Throughout his novel, George Orwell is constantly addressing the issue of truth. If The Party changes every document and forces everyone's opinion to change, then what is true? Does it even matter what happened, or is it possible to alter the past? Without a static written record, the past only exists in our own memories and those are easily corrupted.
This reminded me of a common concept of historical study. History is written by the victors. Our concept of the reality of the past was based off of the writings of those who prevailed. The winners of wars undoubtably rewrote history in their favor, and therefore made "facts" which thousands of students now are forced to memorize. It is very difficult to determine exactly what is true in the past, especially when even the present is open to interpretation.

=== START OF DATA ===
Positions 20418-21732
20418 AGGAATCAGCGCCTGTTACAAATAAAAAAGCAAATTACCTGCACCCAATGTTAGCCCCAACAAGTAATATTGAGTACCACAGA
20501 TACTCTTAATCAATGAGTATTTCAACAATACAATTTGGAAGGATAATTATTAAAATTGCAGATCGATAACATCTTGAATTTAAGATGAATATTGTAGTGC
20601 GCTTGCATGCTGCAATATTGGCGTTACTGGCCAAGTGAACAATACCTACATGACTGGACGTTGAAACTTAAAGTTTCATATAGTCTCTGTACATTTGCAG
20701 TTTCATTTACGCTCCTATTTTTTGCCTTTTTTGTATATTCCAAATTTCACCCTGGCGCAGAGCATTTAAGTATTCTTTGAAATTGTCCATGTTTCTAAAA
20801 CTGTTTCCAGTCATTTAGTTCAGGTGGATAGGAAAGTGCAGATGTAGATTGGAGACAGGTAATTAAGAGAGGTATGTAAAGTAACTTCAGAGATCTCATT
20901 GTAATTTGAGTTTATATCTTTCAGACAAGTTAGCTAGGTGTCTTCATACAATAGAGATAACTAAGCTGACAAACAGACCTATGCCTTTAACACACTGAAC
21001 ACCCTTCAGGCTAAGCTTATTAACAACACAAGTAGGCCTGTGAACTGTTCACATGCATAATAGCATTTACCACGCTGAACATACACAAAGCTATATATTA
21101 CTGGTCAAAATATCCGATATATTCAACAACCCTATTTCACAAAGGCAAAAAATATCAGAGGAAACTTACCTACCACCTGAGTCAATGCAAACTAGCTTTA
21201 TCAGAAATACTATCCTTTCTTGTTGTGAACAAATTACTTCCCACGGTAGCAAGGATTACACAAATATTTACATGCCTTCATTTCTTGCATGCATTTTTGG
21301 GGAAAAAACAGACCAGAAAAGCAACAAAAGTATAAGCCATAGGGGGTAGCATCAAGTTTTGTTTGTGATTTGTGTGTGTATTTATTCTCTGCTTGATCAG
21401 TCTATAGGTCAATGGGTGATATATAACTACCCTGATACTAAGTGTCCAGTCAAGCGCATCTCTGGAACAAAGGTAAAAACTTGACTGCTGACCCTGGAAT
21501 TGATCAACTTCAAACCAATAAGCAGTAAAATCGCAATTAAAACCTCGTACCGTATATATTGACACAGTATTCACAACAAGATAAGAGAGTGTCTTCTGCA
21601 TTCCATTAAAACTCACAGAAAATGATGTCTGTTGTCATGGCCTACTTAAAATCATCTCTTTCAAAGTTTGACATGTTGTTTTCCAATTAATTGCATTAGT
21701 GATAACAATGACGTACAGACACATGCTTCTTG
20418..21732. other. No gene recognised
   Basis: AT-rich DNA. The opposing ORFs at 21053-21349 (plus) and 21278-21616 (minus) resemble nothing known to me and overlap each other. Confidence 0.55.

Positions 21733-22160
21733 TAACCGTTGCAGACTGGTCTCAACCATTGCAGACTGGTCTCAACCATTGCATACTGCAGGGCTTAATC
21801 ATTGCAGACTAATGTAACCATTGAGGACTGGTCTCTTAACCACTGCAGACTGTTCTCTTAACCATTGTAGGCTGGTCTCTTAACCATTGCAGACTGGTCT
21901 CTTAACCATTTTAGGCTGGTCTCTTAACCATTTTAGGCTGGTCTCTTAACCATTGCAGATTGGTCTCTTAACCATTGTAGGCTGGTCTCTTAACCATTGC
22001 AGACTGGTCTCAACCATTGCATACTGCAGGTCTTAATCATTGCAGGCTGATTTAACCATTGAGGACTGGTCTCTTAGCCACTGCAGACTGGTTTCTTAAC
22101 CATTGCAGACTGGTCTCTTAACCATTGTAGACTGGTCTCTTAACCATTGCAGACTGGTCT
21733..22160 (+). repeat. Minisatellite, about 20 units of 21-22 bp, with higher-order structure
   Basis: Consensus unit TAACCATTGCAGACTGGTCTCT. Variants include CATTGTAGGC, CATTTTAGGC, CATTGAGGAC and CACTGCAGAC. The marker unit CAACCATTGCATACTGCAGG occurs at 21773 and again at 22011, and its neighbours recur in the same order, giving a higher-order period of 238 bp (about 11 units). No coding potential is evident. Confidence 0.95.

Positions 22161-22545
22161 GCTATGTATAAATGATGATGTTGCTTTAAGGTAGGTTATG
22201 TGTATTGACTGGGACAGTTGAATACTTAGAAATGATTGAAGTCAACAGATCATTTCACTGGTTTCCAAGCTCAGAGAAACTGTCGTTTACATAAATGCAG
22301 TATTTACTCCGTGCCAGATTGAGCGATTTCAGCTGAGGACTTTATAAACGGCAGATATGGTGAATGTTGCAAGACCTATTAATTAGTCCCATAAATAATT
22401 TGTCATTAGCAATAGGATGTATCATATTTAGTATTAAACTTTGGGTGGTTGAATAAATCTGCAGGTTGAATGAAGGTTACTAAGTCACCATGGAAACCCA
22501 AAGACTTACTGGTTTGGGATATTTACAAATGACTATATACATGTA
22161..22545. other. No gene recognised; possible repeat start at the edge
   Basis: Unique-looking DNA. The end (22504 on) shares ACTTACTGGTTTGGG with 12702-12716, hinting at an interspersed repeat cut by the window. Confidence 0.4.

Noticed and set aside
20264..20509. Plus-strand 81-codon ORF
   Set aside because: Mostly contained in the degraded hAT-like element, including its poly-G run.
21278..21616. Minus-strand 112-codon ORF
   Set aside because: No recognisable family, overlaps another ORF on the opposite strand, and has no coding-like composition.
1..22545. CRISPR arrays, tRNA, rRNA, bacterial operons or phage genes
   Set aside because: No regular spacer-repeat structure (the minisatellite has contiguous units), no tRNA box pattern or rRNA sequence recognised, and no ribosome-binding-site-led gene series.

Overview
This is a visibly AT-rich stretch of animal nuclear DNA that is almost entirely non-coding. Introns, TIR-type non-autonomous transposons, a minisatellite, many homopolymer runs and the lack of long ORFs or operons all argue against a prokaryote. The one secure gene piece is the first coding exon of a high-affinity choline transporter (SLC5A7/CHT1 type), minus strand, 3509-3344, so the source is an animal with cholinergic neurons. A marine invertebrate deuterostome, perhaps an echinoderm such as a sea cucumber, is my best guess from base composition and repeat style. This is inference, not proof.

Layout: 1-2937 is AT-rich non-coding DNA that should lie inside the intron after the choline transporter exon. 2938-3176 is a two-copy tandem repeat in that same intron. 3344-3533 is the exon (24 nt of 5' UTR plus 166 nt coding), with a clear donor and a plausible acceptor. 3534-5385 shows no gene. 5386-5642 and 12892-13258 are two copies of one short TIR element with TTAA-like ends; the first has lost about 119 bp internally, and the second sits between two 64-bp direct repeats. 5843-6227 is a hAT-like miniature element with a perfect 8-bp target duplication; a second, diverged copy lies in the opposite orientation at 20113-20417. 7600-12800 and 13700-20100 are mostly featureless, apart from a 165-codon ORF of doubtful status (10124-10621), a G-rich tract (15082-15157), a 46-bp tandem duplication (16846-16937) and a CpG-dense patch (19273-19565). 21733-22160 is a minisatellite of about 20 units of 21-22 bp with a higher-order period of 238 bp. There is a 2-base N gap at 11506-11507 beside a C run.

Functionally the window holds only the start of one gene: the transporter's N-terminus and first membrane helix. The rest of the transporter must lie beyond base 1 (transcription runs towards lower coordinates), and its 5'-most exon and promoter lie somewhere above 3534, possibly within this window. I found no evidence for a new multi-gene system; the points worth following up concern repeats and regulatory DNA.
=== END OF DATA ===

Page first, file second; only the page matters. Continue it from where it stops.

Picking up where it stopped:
Three people can look at the same situation and perceive three different things. The Scientific American described a study testing people's perceptions of reality. People were asked to kick American footballs at goals, and estimate the size of the goal. Those who kicked well perceived the goal to be much larger than they had before the experiment, and the poor kickers perceived a smaller goal than they had previously. Our brain provides a psychological justification for bad performance!
Although we like to trust our eyes as objective data collectors, our perception of the world is not static. How, then, can we expect historical records to be accurate? How can we trust anything to be accurate, if we can't even trust our own eyes, let alone someone else's?
Reading Orwell's novel, it is comforting to remember that it is, after all, just a novel. 1984 has come and gone, and the Thought Police are not yet monitoring our every action. Although with NSA monitoring texts and phone calls and GPS tracing of every device, 1984 may yet be the future.